- Advertisement -
Home Blogs Eye to the Sky Mini-drought to end with wet weekend | Eye to the Sky

Mini-drought to end with wet weekend | Eye to the Sky

Weeks of dry weather look to come to an abrupt halt this weekend, as the remnants of Tropical Storm Nate move north out of the Gulf of Mexico and interact with a frontal boundary that is currently sliding across the nation’s interior.

Scott County has not experienced measurable precipitation since Sept. 22 — and only five-one hundredths of an inch of rain since Sept. 20 and only 1.1 inches of rain since Sept. 6.

The result? Despite a very wet start to September and a wetter-than-usual summer overall, local streamflows have dropped below average for the first time in months. The Big South Fork River was running at just 52 cubic feet per second Thursday evening; Clear Fork was running at just 13 cfs. And the U.S. Drought Monitor has “abnormally dry” conditions — one step below an official drought — creeping into parts of East Tennessee.

But all that looks to change this weekend, as the tropical system could bring an entire month’s worth of rain to the northern Cumberland Plateau in just a couple of days.

Keep in mind that when we saw “an entire month’s worth of rain,” we’re speaking in October terms. October is the driest month of the year in this part of the country. In an average October, Oneida receives just a little more than three inches of rain.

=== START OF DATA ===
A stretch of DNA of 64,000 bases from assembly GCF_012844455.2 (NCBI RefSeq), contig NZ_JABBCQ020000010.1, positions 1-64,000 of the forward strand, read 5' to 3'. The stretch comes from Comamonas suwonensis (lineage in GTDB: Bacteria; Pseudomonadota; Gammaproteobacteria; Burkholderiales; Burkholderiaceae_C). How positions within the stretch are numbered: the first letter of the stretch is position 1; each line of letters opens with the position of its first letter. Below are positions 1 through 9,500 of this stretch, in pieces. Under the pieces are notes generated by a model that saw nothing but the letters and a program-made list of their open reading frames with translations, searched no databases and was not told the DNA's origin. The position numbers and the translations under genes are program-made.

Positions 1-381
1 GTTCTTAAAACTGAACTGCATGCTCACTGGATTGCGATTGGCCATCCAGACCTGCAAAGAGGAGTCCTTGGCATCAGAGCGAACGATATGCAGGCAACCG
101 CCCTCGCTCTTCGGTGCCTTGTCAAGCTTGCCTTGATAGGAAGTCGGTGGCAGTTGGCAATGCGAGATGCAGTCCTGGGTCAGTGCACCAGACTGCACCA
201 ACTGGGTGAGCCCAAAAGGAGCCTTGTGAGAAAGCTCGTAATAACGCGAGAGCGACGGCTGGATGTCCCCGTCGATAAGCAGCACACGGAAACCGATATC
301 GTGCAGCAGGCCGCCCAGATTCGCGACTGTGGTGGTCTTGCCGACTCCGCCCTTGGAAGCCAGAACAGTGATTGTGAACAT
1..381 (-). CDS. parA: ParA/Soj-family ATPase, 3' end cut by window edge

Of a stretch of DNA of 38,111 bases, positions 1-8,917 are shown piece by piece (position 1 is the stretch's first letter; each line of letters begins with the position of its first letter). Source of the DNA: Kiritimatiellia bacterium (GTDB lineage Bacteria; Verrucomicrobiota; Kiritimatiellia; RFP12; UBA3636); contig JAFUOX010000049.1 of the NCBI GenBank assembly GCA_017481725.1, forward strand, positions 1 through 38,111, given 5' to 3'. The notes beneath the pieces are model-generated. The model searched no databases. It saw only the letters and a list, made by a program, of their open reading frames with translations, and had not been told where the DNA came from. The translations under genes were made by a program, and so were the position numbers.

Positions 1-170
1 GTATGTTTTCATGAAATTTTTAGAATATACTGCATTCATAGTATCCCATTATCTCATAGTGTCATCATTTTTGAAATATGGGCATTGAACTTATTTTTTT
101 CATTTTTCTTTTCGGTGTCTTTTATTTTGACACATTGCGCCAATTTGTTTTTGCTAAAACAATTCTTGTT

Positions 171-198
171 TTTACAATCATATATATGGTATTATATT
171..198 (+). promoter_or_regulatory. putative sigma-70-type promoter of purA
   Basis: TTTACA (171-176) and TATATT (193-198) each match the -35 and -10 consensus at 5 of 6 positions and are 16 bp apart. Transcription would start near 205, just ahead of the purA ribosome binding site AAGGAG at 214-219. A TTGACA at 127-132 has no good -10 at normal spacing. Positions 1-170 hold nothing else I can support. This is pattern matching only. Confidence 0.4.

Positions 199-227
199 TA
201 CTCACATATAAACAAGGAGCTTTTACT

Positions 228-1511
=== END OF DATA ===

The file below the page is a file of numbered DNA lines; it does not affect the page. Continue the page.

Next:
Still, it looks like it could be quite wet, as the National Hurricane Center’s current projected track for Nate brings the tropical depression almost directly over the region.

Forecast models relied on by meteorologists are coming into close alignment with the track of the system, which enhances confidence in the weekend’s forecast. The National Weather Service’s Morristown office has introduced 50 percent rain chances to the forecast from Saturday night into Tuesday, and this afternoon’s area forecast discussion highlighted those rain chances.

In general, models are trending away from what were once serious rain totals for the region (the GFS computer model, which is perhaps the most accurate forecast model operated by the American government at this range, was once projecting as much as six inches of rain for the general Scott County area). The greatest rains will occur wherever the tropical remnants interact with the frontal boundary, and that looks like it will be slightly to our west, according to most models.

- Story Continues Below -

Join our mailing list

Get headlines delivered directly to your inbox with the Inside Scott Newsletter.

We will not sell or spam your email address.

Still, a solid two to three inches of rain are not at all out of the question. And since the actual tropical depression won’t knock on our door until Monday, it looks like it’ll be a wet start to fall break for area students. Rain chances are considerable until Tuesday evening.

In this afternoon’s forecast discussion, the NWS’s Morristown office had this to say: